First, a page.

The Trump Administration’s policy of seizing children, including toddlers and infants, and ripping them from the arms of their parents as part of a new “zero tolerance” strategy at the border, is being condemned by thought leaders and ordinary citizens with growing ferocity.
New York Times columnist Nicholas Kristof pens a piece entitled, Trump Immigration Policy Veers From Abhorrent to Evil. After capturing the voices of mothers who have had their children taken from them, he concludes:
White House Chief of Staff John Kelly hails family separation as a ‘tough deterrent’ and shrugs that ‘the children will be taken care of — put into foster care or whatever.’
So what’s next, Mr. President? Minefields at the border would be an even more effective deterrent. Or East German-style marksmen in watch towers to shoot those who cross?
We as a nation should protect our borders. We must even more assiduously protect our soul.
Washington Post columnist Catherine Rampell pens a piece entitled, Republicans’ inhumanity at the border reveals their grand scam. She writes:
For decades, Republicans have championed traditional family values and having parents, rather than the state, take responsibility for their children.
This Republican administration’s inhumane treatment of helpless children — who are ripped from their mothers’ arms, detained in human warehouses and drop-kicked into “foster care or whatever” — reveals such rhetoric to have been a scam.The Trump administration’s goal is to inflict pain upon these families. Cruelty is not an unfortunate, unintended consequence of White House immigration policy; it is the objective.
After all, if forced separations are sufficiently agonizing, fewer families will try to come here, no matter how dangerous their home countries are. Administration members have argued as much.
Greg Sargent of the Plumline in WaPo, writes a piece entitled Trump and Roseanne are putting on the same show. But Trump’s is hurting lots of people:
Last night, Trump embarked on an extended diatribe about MS-13 members — ‘they’re not human beings’ — and then cued the crowd into roaring the word ‘animals.’ Trump can insist that this was only about gang members, but the bottom line is that this was a hate rally, and it shows again that Trump views the carrying out of that broader agenda as key to his visceral connection to these crowds, or to large swaths of his base.
What does this look like in reality? It has led to a suspension of relatively sane enforcement priorities, unshackling Immigration and Customs Enforcement to carry out a much crueler deportation regime. It has led to a new policy of prosecuting all people who cross the border illegally, including asylum seekers, which means more broken-up families. This is explicitly justified as a deterrent to such border crossings. Its inhumane cruelty is the whole point — it is intended to dissuade people from seeking refuge here.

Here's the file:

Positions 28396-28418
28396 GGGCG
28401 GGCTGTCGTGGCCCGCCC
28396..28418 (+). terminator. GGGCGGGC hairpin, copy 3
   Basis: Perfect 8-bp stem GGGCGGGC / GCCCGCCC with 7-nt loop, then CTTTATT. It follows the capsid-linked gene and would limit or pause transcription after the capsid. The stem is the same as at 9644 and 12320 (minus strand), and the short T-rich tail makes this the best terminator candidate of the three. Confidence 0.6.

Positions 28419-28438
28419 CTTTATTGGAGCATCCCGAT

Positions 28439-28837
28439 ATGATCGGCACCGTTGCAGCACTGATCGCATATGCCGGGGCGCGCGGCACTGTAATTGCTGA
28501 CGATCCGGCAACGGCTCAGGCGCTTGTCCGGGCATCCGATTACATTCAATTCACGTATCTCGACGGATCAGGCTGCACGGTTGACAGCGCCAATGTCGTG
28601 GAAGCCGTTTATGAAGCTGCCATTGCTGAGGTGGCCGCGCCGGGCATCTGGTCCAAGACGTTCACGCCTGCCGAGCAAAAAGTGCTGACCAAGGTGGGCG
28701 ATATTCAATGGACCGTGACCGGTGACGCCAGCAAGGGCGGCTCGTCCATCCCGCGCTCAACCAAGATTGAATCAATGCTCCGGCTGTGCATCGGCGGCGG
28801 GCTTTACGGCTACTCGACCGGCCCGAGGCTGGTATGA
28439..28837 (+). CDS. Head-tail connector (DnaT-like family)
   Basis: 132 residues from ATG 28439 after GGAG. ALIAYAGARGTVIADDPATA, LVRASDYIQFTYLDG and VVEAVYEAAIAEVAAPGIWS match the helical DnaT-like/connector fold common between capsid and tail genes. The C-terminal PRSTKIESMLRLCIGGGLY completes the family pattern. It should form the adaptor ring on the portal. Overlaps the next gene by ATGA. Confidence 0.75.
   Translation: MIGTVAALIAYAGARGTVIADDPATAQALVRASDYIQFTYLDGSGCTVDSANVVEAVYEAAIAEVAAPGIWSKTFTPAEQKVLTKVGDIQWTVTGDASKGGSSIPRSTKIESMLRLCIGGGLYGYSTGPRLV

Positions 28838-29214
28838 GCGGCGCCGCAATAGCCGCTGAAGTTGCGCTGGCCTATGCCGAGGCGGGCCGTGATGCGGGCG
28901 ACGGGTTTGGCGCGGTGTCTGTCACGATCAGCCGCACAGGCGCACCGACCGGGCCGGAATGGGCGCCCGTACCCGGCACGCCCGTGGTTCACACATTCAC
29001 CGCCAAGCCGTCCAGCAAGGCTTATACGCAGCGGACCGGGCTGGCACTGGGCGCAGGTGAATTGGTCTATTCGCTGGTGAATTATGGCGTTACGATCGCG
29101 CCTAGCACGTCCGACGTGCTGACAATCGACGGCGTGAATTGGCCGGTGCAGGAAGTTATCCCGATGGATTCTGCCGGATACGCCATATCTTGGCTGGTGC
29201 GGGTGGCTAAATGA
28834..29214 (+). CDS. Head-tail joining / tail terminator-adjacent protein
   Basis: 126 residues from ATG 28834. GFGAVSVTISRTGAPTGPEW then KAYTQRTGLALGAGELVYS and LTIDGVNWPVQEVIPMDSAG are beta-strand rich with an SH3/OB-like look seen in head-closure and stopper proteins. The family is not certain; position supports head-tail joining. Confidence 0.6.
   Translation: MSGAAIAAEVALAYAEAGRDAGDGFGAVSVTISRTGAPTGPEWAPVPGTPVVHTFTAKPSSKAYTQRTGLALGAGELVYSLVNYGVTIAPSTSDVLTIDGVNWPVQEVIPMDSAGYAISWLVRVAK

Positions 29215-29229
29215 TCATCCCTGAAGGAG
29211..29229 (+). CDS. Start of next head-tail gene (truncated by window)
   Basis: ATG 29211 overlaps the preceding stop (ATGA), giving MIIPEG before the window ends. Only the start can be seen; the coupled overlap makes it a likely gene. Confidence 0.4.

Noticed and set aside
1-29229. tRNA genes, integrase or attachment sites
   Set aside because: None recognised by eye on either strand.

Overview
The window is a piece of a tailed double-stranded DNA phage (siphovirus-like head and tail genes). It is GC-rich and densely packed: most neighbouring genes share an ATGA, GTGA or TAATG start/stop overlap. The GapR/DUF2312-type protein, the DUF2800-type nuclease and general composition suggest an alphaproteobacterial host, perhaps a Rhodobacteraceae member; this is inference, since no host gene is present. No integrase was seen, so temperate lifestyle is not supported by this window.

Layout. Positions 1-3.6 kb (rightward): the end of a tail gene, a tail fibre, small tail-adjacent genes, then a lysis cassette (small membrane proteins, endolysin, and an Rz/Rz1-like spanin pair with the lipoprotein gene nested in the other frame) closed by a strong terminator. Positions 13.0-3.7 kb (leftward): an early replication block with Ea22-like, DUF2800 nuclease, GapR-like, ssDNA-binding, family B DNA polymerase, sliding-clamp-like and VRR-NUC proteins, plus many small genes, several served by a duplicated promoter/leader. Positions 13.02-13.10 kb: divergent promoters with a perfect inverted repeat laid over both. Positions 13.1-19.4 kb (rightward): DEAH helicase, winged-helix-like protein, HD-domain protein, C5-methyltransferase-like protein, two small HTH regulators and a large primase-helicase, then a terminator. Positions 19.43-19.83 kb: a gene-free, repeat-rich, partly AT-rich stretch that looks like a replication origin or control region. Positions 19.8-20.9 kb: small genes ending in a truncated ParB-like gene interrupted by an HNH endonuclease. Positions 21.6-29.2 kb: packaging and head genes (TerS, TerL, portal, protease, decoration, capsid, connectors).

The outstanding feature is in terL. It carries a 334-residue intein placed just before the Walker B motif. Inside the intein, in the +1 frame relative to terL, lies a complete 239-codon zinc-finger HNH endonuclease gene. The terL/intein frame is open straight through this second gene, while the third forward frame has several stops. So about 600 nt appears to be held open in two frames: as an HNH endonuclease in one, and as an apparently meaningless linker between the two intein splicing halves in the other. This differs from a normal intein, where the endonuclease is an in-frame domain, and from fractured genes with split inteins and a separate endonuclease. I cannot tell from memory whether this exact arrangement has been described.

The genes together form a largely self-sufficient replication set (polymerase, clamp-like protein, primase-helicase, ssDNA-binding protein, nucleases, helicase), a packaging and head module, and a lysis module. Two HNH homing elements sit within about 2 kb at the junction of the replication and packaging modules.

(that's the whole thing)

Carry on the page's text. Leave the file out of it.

Jennifer Rubin of WaPo’s Right Turn, weigh in with moral outrage and a political warning, in a post entitled Will Trump finally pay a price for his abject cruelty?
If the administration and its apologists treat the new child-separation policy as just another immigration issue in which they can look tough to their base, they may be surprised. It’s not good enough to mumble something about the rule of law, and blame parents fleeing oppressive conditions. Every parent in American, every decent American, will be sickened by the sight of young children being taken from the parents. If Republicans have a problem with women voters now, wait until scenes of tearful family separations make their way into midterm ads.
Jonathan Blitzer of the New Yorker questioned an attendee at a recent Department of Homeland Security meeting as to how the administration became comfortable with the inhumane policy, one it had previous shied away from:
What you’re seeing now is the President’s frustration with the fact that the [border crossing] numbers are back up..The only tools the Administration has now, in the absence of legislation, is to make life miserable for people.
We give the final word to a federal judge on the front line in Brownsville, Texas. The Intercept’s Donna Martin:
In Brownsville, Judge Morgan also started alluding to biblical matters. It was Thursday, the fourth day of “zero tolerance” in his court, and defendants were telling their stories. The judge had just asked Holly D’Andrea, the assistant U.S. attorney handling illegal entry prosecutions that day, if it were true that families were being reunited in detention. D’Andrea sounded uncertain, but answered that she thought it was true.
“Tell you what,” the judge said slowly, with a hard edge in his voice, “if it’s not, then there are a lot of folks that have some answering to do. Because what you’ve done, in effect, by separating these children is you’re putting them in some place without their parents. If you can imagine there’s a hell, that’s probably what it looks like.”